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Encryption is widely recognized as not only a tool to ensure that communications are accessible only by authorized persons, but also for other uses, such as verifying authenticity and preventing the undetected change of information content. With the rise of the digital economy and the “Internet of Things,” encryption’s role has become increasingly important in protecting against cybercrime, espionage, and other Internet-based threats. At the same time, some in the national security and law enforcement community view strong encryption as a challenge. Recent events, such as the attacks in San Bernardino, CA and Paris, France, have intensified this debate, on Capitol Hill, within the Federal agencies, and elsewhere.
6:00 – 6:05 p.m. Welcome and Introductions
6:05 – 6:55 p.m. A Primer on Encryption for the Non-Technical
What is encryption and how does it work? Why is encryption important to communications systems, and how is it implemented in broadband devices, apps, and networks? A panel of technical aspects will explain fundamental issues of encryption in layman’s terms.
Andrew Grosso, Principal Attorney, Andrew Grosso & Associates
Al Clark, Strategic Operations, Silent Circle
Joseph Hall, Center for Democracy and Technology
6:55 – 7:05 p.m. Break
7:05 – 8:15 p.m. Encryption Policy Debate – Where We Are and Where We’re Going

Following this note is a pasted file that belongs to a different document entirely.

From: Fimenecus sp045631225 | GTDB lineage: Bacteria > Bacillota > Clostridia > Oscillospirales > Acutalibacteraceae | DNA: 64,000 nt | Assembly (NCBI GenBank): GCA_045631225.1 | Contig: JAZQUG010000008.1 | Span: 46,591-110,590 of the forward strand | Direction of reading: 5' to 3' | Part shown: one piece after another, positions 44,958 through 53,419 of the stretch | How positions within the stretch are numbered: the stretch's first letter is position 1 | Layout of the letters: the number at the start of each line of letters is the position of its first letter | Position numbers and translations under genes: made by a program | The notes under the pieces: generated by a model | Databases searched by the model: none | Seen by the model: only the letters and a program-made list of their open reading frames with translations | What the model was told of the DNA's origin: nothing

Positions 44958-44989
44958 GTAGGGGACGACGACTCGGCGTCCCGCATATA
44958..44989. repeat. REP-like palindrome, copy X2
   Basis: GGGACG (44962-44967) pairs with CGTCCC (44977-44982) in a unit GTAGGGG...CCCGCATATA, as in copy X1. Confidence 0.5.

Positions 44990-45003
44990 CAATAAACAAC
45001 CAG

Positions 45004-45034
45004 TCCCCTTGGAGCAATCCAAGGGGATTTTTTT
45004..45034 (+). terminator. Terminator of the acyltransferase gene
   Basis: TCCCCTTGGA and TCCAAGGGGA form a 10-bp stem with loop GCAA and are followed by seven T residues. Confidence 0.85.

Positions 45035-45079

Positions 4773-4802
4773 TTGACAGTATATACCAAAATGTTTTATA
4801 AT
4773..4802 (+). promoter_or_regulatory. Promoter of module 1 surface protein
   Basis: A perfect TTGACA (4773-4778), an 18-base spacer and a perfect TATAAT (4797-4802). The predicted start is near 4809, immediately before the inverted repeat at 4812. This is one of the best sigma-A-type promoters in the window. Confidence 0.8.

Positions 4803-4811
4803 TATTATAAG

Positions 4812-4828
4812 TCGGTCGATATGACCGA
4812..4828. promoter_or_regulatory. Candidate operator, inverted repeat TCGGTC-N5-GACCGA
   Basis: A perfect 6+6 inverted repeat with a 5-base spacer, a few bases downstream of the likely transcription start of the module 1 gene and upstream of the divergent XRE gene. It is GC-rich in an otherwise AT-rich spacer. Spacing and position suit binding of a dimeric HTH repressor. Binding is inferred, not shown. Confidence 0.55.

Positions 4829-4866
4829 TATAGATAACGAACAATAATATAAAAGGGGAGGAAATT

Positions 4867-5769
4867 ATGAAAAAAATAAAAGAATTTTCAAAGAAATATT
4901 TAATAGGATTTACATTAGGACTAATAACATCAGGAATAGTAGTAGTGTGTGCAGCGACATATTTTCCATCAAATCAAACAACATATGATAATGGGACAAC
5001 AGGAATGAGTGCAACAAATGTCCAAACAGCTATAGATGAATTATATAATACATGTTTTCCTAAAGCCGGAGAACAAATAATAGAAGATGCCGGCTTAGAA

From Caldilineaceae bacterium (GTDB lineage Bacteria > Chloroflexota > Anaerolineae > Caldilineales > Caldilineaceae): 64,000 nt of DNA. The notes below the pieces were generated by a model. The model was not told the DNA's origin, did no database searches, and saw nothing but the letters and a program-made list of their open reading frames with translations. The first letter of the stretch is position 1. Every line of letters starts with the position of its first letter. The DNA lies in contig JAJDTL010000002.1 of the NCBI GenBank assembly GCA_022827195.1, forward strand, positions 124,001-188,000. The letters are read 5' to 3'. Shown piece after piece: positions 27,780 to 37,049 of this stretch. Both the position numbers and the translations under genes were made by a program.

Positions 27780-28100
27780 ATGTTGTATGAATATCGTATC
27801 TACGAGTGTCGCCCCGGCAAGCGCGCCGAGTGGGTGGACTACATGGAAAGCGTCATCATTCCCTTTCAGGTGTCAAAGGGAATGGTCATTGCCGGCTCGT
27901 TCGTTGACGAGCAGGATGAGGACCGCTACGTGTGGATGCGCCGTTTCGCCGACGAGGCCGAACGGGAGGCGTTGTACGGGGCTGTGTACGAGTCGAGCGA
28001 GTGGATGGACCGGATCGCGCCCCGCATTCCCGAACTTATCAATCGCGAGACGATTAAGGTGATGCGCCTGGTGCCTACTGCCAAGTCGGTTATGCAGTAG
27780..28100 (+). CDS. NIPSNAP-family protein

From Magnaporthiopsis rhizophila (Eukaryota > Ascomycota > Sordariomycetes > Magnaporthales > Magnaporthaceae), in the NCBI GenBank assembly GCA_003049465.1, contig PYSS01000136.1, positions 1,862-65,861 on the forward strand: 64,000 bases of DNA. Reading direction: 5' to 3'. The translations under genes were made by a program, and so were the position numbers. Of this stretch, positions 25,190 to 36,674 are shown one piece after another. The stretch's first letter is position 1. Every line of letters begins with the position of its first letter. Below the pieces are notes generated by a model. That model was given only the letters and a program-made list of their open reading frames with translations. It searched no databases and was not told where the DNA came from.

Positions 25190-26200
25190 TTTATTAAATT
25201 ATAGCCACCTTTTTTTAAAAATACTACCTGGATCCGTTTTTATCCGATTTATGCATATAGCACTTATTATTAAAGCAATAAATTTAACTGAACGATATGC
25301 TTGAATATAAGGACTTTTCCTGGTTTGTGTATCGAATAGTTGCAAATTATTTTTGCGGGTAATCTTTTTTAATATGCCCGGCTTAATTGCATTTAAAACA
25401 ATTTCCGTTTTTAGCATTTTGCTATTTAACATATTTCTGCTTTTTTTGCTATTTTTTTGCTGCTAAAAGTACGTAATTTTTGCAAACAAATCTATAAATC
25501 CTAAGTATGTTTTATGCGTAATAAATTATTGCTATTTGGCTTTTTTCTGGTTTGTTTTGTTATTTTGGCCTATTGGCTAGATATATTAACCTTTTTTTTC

How should we balance security needs and privacy, and what are the arguments in favor and against “back doors” and court-ordered access and assistance? Is there a role for state regulation? A panel of experts will offer varied perspectives on current debates over encryption and access to electronic information and communications.
Megan Brown, Partner, Wiley Rein LLP
Morgan Reed, Executive Director, ACT | The App Association
David O’Brien, Berkman Center for Internet & Society, Harvard University
Carrie Cordero, Law Office of Carrie Cordero, PLLC; Adjunct Professor of Law, Georgetown University Law Center
Aaron Hiller, Minority Chief Oversight Counsel, House Judiciary Committee, U.S. House of Representatives
Jamil Jaffer, Adjunct Professor of Law & Director, Homeland and National Security Law Program, George Mason University School of Law
Joan O’Hara, General Counsel, The House Homeland Security Committee